PBench Executor

  • High throughput, high precision HTTP load testing with low resource requirement*

TL;DR

Take fresh Ubuntu 14.04 and run on it:

sudo apt-get install software-properties-common
sudo add-apt-repository ppa:yandex-load/main
sudo apt-get update
sudo apt-get install phantom phantom-ssl
sudo dpkg -i blazemeter-pbench-extras_0.0.6.1_amd64.deb  # built from https://github.com/Blazemeter/taurus-pbench

Then use it like this:

execution:
- executor: pbench
  scenario: simple_usage

scenarios:
  simple_usage:  
    default-address: http://blazedemo.com/
    requests:
    - /
    - /vacation.html

About

Taurus PBench executor relies on Yandex.Phantom open source framework (LGPL 2.1). That framework of C++ I/O engine, that can generate a high-throughput HTTP load with its benchmark module. It is Linux-only software, works perfectly on Ubuntu (other distributions possible with slight tweaking). Pre-compiled debian packages are located in Yandex-Load Launchpad repository. There are also a support for UDP module exists and possibility to implement other protocollers on C++ level.

Stock PBench Mode

By default, pbench module uses stock phantom version. "Stock" means no enhancements developed by BlazeMeter. This means it will generage huge source data files for each test, this consumes hard drive space and takes a lot of time.

To install stock phantom, which is required to run both stock and enhanced modes, do:

sudo apt-get install software-properties-common
sudo add-apt-repository ppa:yandex-load/main
sudo apt-get update
sudo apt-get install phantom phantom-ssl

Enhanced PBench Mode

After installing enhancements package blazemeter-pbench-extras, it also installs settings file for Taurus that switches pbench executor into enhanced mode. This means it will generate source data fast and will not consume too much of disk space.

The package is compiled from sources and installed like this:

sudo dpkg -i blazemeter-pbench-extras_0.0.6.1_amd64.deb

Scenario Building

High throughput and precision comes with a price of lost requests logic. No loops, no extractors, no assertions, no think-times. Also, all requests must go to the same proto://server:port address.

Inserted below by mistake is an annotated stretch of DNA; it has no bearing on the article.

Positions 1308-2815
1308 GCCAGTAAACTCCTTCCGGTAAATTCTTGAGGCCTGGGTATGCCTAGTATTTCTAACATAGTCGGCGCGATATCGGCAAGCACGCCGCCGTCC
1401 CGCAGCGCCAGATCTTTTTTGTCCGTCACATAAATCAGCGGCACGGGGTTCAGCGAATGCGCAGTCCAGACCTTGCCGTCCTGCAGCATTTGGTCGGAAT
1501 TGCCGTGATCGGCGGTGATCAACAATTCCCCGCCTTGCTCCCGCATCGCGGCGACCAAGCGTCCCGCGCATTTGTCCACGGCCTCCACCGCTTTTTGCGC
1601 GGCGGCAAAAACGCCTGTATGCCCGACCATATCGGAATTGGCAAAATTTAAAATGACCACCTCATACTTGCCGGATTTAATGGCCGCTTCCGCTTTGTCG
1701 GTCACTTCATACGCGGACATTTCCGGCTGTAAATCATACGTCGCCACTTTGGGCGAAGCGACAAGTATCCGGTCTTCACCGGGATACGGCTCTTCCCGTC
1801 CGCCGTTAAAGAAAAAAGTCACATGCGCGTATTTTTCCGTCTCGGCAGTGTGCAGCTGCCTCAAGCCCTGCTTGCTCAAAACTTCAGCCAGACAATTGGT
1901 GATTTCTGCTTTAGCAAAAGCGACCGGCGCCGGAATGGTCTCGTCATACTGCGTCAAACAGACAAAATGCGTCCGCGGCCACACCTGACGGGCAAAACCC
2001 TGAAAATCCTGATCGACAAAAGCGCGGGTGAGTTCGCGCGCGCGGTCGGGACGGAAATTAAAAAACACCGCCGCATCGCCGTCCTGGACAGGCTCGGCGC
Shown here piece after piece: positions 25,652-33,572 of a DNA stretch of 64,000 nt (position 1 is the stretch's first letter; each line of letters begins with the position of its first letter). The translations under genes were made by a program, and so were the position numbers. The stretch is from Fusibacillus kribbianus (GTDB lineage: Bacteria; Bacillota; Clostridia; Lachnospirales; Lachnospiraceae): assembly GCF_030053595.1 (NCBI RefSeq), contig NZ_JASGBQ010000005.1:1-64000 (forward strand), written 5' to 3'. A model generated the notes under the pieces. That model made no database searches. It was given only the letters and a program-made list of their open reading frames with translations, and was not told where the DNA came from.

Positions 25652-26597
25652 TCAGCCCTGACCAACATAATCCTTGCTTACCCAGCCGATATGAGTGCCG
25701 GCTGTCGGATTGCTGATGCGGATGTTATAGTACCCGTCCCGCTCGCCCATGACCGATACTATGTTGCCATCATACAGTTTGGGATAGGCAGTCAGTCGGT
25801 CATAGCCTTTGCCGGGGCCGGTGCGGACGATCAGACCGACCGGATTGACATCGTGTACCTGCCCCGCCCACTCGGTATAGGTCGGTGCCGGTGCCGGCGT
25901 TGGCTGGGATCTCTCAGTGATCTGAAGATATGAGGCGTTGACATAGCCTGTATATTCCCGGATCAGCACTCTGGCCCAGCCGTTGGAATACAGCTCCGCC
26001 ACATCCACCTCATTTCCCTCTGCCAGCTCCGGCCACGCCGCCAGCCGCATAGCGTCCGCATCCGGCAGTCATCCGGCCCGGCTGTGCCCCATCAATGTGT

First way to give it requests is to use usual Taurus requests spec of:

scenarios:
  pbench-example:
    default-address: http://blazedemo.com
    timeout: 10s  # important setting, affects for how long its workers are busy with request
    headers:
      User-Agent: Mozilla
    requests:
    - /
    - url: /vacation.html
      headers:
        Accept: "*/*"
      method: POST
      body:
        formParam1: value1
        formParam2: value2
    - url: /do.php
      method: PUT
      body: '{"json": "body"}'

Second way is to generate the payload script yourself and use it. This is frequently done with custom scripts that takes production server logs as source data:

scenarios:
  pbench-example:
    default-address: http://blazedemo.com
    timeout: 10s  # important setting, affects for how long its workers are busy with request
    script: payload.src
    keepalive: true # set HTTP connection reuse (true is default)

Where payload.src is a file of following format:

<len> <marker>\n
<request>\n

Having len is a length of request, marker is a sample label, request is HTTP request on TCP payload level. Note that it will work fine with \r\n instead of \n, this is for convenience. The easiest way to understand how it looks is to make a test using requests scenario and search for `*.src` file in Taurus artifacts.

Load Generation Specifics

Concurrency for PBench means how many workers will be allocated for a test. Worker is very much like "object that has HTTP connection", it reads source data, sends request and receives response. During this process worker is busy and counted as active. So if server's response time is high and concurrency is low there might be a situation when all workers are busy and PBench will be unable to sustain reqired throughput. To fix it, either increase concurrency, or decrease timeout. Decreasing timeout will lead to "Connection timed out" errors, meaning server failed to handle requests fast enough.

There is a way to change the load in runtime by appending schedule file with additional schedule. PBench will read this new data and execute it. If new data will have proper payload loop markers, it will switch into new schedule loop. In the future Taurus pbench module will have helper methods to automate this.

Results Processing Specifics

VU count reflects the max number of busy workers during second, so the number might increase and decrease, depending on server response times.